"This is a wonderful anthology . Its texts not only span the whole of Luther's reforming career, but also cover the theological, political, and social issues that mattered most to him and his age. Best of all, the original integrity of the texts remains perceptible, even when abridged. This valuable collection will be a great teaching tool and also a most useful resource for anyone interested in Luther or the Protestant Reformation." -Carlos Eire, Yale University, author of Reformations: The Early Modern World, 1450-1650 (Yale University Press) CONTENTS: Thematic Table of Contents General Introduction 1. Preface to the Complete Edition of the Latin Writings (1545) 2. Disputation on the Power of Indulgences (The Ninety-Five Theses) (1517) 3. Sermon on Indulgence and Grace (1518) 4. Disputation Held at Heidelberg (1518) 5. To the Christian Nobility of the German Nation (1520) 6. The Babylonian Captivity of the Church (1520) 7. On the Freedom of a Christian (1520) 8. Preface to the New Testament (1522) 9. Preface to the Epistle of St. Paul to the Romans (1522) 10. On Married Life (1522) 11. On Secular Authority: To What Extent It Must Be Obeyed (1523) 12. That Jesus Christ Was Born a Jew (1523) 13. Against the Heavenly Prophets Concerning Images and the Sacrament (1525) 14. Against the Robbing and Murdering Hordes of Peasants (1525) 15. The Bondage of the Will (1525) 16. The German Mass and Order of Divine Service (1526) 17. How Christians Should Regard Moses (1527) 18. Concerning Rebaptism (1528) 19. Hymns (pre-1529) 20. On the War against the Turks (1529) 21. The Small Catechism (1529) 22. Commentary on St. Paul's Epistle to the Galatians (1535) 23. The Schmalkald Articles (1537) 24. Letter to Landgrave Philipp of Hesse (1539) 25. On the Jews and Their Lies (1543) Suggestions for Further Reading Index
"The quest for aliveness is the heartbeat that pulses through the Bible . . . It's why we gather, celebrate, eat, abstain, attend, practice, sing, and contemplate."
Based on his book We Make The Road By Walking, Brian D. McLaren presents a 52-week devotional to inspire and activate you in your spiritual journey. If you're a seeker exploring Christianity, if you're a long-term believer feeling downtrodden, if your faith seems to be a lot of talk without much practice, here you'll find a reorientation from a fresh and healthy perspective.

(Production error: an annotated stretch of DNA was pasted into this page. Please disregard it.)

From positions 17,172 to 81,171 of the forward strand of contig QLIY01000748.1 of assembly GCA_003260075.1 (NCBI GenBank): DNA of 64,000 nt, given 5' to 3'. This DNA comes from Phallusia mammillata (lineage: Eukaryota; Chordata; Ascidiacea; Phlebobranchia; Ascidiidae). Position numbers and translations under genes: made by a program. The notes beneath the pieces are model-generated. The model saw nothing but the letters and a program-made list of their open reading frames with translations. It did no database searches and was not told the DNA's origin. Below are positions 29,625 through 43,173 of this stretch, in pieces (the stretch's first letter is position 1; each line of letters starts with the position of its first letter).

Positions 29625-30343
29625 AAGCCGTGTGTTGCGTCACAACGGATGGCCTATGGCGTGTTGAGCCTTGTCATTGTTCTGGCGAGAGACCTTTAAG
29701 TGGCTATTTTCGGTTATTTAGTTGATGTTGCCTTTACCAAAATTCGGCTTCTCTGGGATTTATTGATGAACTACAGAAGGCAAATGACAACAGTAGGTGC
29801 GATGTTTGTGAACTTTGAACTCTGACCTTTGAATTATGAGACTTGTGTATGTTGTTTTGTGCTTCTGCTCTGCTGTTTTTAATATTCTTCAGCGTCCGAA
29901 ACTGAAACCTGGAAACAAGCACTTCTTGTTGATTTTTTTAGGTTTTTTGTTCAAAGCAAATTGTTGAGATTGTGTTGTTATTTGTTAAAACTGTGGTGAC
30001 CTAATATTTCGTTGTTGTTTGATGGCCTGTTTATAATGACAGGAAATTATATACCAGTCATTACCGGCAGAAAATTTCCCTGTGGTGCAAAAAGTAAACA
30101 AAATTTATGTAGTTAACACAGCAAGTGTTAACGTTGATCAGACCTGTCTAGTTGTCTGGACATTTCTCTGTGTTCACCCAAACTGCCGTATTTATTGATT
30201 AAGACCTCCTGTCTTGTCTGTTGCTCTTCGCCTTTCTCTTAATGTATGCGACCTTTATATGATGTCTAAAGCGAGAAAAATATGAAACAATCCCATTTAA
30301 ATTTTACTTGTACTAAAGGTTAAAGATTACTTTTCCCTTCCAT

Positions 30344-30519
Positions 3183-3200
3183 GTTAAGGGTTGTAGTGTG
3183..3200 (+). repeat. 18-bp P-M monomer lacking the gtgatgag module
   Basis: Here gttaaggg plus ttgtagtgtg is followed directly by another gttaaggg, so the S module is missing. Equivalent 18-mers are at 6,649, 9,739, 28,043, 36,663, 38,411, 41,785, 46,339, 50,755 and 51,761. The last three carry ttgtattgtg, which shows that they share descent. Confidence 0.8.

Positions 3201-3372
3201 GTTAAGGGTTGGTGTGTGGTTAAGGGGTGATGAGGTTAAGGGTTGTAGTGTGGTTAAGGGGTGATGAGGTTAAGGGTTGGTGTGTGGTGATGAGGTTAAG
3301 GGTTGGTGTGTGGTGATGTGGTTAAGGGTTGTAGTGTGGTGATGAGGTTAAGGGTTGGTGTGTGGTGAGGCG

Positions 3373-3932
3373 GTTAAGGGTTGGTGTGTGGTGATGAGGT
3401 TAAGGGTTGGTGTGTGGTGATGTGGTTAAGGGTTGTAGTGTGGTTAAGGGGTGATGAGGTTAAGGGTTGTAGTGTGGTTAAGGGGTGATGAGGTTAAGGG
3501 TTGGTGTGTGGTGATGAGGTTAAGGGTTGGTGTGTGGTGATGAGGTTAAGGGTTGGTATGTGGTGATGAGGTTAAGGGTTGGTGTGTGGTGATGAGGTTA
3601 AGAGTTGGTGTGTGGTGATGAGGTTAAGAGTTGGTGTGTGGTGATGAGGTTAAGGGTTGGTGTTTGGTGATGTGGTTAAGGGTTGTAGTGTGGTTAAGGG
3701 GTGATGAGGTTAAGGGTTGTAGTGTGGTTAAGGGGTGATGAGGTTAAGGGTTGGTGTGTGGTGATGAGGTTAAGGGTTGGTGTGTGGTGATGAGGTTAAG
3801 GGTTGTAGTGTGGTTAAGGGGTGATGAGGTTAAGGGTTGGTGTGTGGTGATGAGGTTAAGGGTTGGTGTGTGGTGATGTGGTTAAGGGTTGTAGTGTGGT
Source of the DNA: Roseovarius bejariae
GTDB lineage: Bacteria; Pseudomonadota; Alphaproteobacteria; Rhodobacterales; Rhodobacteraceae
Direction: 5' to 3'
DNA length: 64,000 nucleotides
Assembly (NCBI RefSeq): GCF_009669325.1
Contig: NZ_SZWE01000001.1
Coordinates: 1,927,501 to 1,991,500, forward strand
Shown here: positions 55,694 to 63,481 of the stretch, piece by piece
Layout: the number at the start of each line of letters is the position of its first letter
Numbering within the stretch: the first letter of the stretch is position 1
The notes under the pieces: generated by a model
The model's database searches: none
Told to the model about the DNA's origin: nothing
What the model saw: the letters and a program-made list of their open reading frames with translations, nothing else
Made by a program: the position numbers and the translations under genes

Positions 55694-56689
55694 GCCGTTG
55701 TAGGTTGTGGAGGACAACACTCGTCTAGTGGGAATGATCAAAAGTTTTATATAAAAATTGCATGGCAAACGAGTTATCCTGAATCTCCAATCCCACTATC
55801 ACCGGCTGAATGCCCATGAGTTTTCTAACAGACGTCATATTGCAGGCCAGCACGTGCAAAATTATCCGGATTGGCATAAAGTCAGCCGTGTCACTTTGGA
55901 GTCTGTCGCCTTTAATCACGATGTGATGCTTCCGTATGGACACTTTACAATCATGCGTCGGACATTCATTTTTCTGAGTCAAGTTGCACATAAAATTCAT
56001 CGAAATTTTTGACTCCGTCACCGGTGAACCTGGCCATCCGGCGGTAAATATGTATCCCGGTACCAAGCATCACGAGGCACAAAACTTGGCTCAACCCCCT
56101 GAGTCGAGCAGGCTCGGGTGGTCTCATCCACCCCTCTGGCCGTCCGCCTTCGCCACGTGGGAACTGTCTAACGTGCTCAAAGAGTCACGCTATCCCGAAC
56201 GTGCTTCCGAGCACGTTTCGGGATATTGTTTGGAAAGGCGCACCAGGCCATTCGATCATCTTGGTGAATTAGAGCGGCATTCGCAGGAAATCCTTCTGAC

Brian D. McLaren shows everything you need to explore what a difference an honest, living, growing faith can make in your life and in our world today. Through 52 weeks of thoughtful readings, SEEKING ALIVENESS gives an overview of the message of the whole Bible and guides you through a rich study of interactive learning and personal growth.
On 31 October 1517, Martin Luther posted his ninety-five theses on the castle church door in Wittenberg. More than any other event, this has the best claim to be the starting gun that set the Reformation in motion.Five hundred years later, the Reformation still has important things to say. In this clear, incisive and accessible survey, Michael Reeves and Tim Chester show how the Reformation helps us answer questions like: How do we know what's true? Can we truly know God? How does God speak? What's wrong with us? How can we be saved? Who am I?That many people today find the Reformation strange and remote exposes our preoccupation with this material world and this momentary life. If there is a world beyond this world, and a life beyond this life, then it doesn't seem to matter very much to us.At its heart, the Reformation was a dispute about how we know God and how we can be right with him. At stake was our eternal future - and it still is.
The apparent disappearance of mysticism in the Protestant world after the Reformation used to be taken as an example of the arrival of modernity. However, as recent studies in history and literary history reveal, the "Reformation" was not experienced in such a drastically transformative manner, not least because the later Middle Ages itself was marked by a series of reform movements within the Catholic Church in which mysticism played a central role. In Mysticism and Reform, 1400-1750, contributors show that it is more accurate to characterize the history of early modern mysticism as one in which relationships of continuity within transformations occurred. Rather than focus on the departures of the sixteenth-century Reformation from medieval traditions, the essays in this volume explore one of the most remarkable yet still under-studied chapters in its history: the survival and transformation of mysticism between the late Middle Ages and the early modern period. With a focus on central and northern Europe, the essays engage such subjects as the relationship of Luther to mystical writing, the visual representation of mystical experience in fifteenth- and sixteenth-century art, mystical sermons by religious women of the Low Countries, Valentin Weigel's recasting of Eckhartian gelassenheit for a Lutheran audience, and the mysticism of English figures such as Gertrude More, Jane Lead, Elizabeth Hooten, and John Austin, the German Catharina Regina von Greiffenberg, and the German American Marie Christine Sauer.